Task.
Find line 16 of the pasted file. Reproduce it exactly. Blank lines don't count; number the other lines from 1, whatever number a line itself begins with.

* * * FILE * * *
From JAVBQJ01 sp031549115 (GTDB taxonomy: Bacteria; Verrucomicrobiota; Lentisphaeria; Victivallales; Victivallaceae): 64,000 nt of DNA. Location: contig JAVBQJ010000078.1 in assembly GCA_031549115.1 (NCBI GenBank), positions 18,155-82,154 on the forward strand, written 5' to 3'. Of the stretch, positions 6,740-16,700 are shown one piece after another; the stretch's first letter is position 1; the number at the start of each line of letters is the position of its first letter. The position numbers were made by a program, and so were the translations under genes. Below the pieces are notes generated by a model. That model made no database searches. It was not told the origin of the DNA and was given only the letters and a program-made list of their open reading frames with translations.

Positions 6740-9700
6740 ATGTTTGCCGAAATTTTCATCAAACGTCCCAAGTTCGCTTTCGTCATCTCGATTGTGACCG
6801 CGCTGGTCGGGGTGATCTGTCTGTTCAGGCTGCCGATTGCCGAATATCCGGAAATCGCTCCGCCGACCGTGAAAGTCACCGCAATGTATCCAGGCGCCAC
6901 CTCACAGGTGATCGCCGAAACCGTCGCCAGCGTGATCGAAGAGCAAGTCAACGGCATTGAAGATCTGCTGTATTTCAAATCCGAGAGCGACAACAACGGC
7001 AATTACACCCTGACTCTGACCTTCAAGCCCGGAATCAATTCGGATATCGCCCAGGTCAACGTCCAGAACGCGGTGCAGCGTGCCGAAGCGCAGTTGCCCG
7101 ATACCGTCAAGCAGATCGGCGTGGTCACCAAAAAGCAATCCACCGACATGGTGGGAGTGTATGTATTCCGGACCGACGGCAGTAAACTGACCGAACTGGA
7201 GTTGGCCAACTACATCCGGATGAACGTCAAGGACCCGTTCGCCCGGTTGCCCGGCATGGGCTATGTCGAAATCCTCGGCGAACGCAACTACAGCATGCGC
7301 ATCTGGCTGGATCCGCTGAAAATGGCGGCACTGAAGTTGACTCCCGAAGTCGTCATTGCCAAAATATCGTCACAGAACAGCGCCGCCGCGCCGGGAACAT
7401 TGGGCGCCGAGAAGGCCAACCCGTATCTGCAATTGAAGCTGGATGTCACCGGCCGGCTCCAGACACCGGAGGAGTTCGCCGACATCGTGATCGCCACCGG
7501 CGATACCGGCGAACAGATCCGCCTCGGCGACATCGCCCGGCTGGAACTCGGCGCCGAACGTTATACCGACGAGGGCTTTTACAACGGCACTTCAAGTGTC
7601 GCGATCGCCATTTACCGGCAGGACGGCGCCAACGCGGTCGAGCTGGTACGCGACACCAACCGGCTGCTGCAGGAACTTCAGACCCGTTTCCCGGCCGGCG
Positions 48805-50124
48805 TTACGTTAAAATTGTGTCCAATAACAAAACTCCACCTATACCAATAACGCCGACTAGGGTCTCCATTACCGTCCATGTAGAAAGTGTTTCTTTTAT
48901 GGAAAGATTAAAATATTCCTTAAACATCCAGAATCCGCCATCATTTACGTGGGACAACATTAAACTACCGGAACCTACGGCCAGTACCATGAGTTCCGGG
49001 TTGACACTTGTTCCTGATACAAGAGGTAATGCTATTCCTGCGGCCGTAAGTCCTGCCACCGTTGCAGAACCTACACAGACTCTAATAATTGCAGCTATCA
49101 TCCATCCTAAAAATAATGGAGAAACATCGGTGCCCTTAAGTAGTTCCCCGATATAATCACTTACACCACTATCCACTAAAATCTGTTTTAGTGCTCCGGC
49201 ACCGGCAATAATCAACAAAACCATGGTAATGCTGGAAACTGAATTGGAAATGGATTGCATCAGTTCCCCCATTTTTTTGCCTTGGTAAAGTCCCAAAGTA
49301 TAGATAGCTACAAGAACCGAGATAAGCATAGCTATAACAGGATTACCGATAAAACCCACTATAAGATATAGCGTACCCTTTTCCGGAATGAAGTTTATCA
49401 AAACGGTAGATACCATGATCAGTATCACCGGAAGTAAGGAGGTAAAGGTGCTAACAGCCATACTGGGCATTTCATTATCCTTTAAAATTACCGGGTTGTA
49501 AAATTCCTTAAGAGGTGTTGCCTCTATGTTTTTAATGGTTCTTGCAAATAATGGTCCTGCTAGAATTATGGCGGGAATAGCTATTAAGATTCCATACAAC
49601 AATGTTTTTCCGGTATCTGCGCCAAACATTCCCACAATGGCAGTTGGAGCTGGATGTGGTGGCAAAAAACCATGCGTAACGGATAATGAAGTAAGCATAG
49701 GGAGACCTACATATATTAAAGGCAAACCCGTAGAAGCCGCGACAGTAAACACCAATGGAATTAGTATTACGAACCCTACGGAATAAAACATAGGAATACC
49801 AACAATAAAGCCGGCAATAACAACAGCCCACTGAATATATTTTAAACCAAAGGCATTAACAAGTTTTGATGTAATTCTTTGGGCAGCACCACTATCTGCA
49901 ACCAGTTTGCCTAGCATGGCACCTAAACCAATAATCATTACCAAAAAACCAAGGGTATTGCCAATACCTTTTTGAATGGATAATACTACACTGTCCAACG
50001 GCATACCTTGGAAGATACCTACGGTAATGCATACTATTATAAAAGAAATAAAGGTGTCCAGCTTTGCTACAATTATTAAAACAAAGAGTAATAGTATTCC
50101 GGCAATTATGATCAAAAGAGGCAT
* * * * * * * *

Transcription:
49001 TTGACACTTGTTCCTGATACAAGAGGTAATGCTATTCCTGCGGCCGTAAGTCCTGCCACCGTTGCAGAACCTACACAGACTCTAATAATTGCAGCTATCA